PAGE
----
Fire Alarms

Effective fire detection and alarm systems are a key component of fire risk management for any commercial or public building.

Fire regulations require businesses to be able to provide evidence that their system is fit for purpose and is designed, installed, commissioned and maintained in accordance with the relevant British Standards by a competent contractor.

British Standard 5839-1:2017 sets out very clear guidance on every aspect of a fire alarm and detection system and is split into four distinct categories, Design, Installation, Commissioning and Maintenance. Each of these categories are covered by BAFE SP203-1, and we are accredited in all four.

Fire Alarm System Types


Conventional fire alarm systems use zones, which are represented by LEDs on the control panel. Each zone identifies a specific area of the building. On activation of the system the zone in alarm needs to be searched to locate the cause of the alarm.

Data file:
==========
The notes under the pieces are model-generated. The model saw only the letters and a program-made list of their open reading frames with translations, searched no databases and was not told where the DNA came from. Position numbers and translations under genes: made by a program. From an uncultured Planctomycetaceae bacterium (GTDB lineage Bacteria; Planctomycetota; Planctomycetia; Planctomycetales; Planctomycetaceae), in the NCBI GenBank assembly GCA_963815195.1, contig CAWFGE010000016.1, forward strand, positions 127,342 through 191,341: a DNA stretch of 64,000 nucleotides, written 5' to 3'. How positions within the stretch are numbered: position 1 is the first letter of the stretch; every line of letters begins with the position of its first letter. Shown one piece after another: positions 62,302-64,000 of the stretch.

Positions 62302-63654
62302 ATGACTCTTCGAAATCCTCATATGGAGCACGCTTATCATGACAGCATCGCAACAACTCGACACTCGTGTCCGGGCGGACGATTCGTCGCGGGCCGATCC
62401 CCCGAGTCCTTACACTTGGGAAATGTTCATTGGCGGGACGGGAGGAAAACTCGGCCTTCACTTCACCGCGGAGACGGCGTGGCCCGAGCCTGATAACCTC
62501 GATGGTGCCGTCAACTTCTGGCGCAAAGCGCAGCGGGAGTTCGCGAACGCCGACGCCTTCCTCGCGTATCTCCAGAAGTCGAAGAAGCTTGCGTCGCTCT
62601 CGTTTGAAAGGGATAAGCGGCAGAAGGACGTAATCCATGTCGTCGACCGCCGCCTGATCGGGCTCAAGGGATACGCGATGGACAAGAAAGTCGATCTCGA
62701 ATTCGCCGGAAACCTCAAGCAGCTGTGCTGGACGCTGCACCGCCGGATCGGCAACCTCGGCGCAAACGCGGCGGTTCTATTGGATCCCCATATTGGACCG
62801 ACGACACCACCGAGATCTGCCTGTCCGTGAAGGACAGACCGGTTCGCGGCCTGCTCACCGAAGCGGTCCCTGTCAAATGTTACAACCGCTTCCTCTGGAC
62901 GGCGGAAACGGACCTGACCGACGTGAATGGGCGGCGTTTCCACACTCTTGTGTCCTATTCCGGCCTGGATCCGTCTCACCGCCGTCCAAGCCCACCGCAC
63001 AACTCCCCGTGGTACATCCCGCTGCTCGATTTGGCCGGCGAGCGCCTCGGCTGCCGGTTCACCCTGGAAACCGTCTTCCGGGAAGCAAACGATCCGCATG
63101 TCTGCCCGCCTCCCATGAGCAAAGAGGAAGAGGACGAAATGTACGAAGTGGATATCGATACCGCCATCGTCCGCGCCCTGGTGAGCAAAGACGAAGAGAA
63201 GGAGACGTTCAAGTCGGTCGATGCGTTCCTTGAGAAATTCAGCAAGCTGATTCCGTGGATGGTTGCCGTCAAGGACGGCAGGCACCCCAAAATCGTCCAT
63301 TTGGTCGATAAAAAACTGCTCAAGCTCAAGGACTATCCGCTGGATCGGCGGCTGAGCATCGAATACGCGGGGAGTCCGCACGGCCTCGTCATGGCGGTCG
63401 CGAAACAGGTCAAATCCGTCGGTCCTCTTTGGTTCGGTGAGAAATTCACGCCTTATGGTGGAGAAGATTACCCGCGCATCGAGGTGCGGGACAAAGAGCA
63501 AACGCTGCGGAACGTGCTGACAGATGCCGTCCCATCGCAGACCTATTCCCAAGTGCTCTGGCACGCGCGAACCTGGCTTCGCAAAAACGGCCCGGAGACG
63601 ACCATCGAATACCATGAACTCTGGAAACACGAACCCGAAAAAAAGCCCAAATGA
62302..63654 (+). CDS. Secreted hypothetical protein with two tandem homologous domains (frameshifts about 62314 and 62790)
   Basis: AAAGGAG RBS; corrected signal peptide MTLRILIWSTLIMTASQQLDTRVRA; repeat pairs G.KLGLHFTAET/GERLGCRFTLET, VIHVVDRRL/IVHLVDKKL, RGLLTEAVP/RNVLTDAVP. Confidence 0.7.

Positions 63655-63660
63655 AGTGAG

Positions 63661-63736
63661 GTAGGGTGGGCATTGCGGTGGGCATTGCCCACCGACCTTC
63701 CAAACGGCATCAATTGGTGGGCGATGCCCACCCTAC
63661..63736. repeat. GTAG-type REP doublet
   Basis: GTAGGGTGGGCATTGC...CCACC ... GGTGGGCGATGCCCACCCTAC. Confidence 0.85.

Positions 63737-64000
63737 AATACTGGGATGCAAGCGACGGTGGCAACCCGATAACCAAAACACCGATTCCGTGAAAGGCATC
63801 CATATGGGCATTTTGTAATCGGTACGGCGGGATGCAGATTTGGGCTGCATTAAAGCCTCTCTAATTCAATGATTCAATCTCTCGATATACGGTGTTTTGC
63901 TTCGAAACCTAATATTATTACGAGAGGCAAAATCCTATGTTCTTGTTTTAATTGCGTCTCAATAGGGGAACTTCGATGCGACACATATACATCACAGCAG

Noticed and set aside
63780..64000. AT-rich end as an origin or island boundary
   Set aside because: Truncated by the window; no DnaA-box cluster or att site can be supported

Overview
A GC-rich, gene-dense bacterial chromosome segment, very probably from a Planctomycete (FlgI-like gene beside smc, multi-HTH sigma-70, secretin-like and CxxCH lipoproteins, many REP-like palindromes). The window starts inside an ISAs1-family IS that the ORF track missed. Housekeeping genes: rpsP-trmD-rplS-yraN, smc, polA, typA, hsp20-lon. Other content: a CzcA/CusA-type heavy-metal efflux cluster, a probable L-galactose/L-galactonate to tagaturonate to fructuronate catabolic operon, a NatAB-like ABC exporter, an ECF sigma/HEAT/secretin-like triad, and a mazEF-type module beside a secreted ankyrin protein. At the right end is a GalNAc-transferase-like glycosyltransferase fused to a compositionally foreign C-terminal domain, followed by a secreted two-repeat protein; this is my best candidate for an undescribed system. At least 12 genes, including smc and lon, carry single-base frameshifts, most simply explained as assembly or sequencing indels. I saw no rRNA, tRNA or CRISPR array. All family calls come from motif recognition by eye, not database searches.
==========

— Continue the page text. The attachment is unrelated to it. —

Conventional fire alarm systems are cost effective and perfect for small premises.

Analogue Addressable

Analogue addressable systems are much more sophisticated than conventional systems, as each detector has its own unique address with the ability to not only identify the area of activation, but the exact location, which will be shown on the panel display. This allows for a faster and safer search of the building.
The system can be configured to provide a wide range of flexibility. Panels can be networked together and graphic systems can be added to further enhanced the fire alarm system.


Radio systems can be used on any site but they are best suited to historic or listed buildings, hotels, schools or any premises that requires a time-limited, efficient installation with minimal damage to the fabric of the building.

Fire Alarm System Categories

Category L1 to L5 – Primarily designed to protect life
Category P1 to P2 – Primarily designed to protect property
Category M – Manually operated systems with no automatic fire detectors